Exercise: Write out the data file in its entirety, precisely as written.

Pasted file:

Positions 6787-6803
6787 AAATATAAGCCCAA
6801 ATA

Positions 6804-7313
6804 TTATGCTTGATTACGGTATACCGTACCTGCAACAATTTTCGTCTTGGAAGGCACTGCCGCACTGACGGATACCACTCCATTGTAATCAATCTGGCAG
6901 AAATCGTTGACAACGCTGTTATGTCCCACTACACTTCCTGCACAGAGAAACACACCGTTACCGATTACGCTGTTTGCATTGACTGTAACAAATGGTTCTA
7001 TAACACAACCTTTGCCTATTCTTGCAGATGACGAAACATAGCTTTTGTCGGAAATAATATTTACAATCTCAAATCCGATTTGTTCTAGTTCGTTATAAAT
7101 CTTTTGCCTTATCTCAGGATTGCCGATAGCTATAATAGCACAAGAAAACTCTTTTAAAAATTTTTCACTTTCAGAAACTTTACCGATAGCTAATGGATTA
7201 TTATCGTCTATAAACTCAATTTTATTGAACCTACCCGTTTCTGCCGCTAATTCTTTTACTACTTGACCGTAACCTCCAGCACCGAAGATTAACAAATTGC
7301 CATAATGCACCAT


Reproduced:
Positions 6787-6803
6787 AAATATAAGCCCAA
6801 ATA

Positions 6804-7313
6804 TTATGCTTGATTACGGTATACCGTACCTGCAACAATTTTCGTCTTGGAAGGCACTGCCGCACTGACGGATACCACTCCATTGTAATCAATCTGGCAG
6901 AAATCGTTGACAACGCTGTTATGTCCCACTACACTTCCTGCACAGAGAAACACACCGTTACCGATTACGCTGTTTGCATTGACTGTAACAAATGGTTCTA
7001 TAACACAACCTTTGCCTATTCTTGCAGATGACGAAACATAGCTTTTGTCGGAAATAATATTTACAATCTCAAATCCGATTTGTTCTAGTTCGTTATAAAT
7101 CTTTTGCCTTATCTCAGGATTGCCGATAGCTATAATAGCACAAGAAAACTCTTTTAAAAATTTTTCACTTTCAGAAACTTTACCGATAGCTAATGGATTA
7201 TTATCGTCTATAAACTCAATTTTATTGAACCTACCCGTTTCTGCCGCTAATTCTTTTACTACTTGACCGTAACCTCCAGCACCGAAGATTAACAAATTGC
7301 CATAATGCACCAT